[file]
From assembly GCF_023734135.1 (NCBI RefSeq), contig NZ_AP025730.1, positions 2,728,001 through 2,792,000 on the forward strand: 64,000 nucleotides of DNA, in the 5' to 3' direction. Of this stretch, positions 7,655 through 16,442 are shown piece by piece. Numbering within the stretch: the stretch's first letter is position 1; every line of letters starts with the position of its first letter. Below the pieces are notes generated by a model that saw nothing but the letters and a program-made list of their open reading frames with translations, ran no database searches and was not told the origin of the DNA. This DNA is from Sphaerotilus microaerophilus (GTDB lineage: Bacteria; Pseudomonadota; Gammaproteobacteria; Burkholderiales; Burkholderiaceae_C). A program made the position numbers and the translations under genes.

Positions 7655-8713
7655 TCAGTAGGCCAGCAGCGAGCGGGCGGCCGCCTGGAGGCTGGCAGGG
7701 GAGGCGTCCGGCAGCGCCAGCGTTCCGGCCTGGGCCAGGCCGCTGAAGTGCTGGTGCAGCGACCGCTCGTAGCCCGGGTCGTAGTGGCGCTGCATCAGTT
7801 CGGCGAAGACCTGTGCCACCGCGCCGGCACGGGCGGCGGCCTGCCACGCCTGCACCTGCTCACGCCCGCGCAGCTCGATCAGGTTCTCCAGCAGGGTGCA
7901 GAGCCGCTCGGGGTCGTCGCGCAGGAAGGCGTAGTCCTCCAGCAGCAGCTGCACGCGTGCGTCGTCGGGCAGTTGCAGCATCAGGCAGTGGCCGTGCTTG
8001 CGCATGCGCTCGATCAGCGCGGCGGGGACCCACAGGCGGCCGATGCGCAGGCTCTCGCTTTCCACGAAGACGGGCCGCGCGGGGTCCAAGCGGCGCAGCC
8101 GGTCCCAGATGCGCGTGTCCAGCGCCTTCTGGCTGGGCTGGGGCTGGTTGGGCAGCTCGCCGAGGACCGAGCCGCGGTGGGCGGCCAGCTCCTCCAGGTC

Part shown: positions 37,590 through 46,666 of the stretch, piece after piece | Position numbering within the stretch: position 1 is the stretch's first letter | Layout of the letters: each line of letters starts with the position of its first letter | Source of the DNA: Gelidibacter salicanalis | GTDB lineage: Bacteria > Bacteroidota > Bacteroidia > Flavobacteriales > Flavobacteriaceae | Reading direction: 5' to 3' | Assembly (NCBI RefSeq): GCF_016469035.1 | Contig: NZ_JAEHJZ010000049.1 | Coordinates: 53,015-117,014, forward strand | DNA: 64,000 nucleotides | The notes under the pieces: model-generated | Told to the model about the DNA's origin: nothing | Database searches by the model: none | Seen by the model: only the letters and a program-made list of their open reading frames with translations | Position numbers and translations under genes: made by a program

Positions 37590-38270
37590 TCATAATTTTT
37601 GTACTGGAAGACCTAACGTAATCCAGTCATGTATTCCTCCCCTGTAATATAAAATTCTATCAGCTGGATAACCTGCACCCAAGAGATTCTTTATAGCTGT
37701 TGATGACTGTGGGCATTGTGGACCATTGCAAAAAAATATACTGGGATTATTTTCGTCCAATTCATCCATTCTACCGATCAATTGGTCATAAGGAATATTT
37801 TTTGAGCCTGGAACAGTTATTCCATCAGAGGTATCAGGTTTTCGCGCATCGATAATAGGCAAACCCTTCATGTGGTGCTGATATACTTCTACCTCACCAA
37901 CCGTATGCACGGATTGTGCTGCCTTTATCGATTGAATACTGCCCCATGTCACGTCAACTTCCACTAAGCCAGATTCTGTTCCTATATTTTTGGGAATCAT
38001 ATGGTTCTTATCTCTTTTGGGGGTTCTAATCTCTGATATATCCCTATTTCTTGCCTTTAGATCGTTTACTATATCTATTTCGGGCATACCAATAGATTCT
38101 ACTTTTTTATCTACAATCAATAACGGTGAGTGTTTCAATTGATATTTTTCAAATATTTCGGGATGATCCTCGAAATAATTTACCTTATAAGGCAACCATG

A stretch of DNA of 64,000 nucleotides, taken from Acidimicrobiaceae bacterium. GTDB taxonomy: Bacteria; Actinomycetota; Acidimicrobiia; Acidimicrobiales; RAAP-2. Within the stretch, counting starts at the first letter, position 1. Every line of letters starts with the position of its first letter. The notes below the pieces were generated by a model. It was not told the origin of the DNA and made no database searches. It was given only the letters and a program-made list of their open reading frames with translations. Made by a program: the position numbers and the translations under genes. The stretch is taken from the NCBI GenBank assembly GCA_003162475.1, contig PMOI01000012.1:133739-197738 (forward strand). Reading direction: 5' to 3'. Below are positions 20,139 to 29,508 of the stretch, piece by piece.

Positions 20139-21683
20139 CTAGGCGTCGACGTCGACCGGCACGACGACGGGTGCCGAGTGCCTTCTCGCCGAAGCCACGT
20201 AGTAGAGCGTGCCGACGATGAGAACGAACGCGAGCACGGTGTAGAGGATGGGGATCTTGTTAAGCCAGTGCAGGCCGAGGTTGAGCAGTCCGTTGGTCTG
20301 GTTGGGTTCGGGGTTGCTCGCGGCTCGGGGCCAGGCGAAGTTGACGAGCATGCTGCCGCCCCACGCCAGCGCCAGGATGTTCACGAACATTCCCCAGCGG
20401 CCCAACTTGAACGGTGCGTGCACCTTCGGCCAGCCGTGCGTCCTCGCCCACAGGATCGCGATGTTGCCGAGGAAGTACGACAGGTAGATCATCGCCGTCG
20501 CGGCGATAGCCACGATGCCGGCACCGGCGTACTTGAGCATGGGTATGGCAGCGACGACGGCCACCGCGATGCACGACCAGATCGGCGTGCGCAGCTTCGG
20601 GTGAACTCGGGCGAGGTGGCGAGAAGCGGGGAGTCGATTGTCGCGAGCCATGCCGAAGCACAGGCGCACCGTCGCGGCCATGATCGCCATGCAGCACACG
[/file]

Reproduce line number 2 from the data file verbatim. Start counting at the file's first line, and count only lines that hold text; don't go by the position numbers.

Positions 7655-8713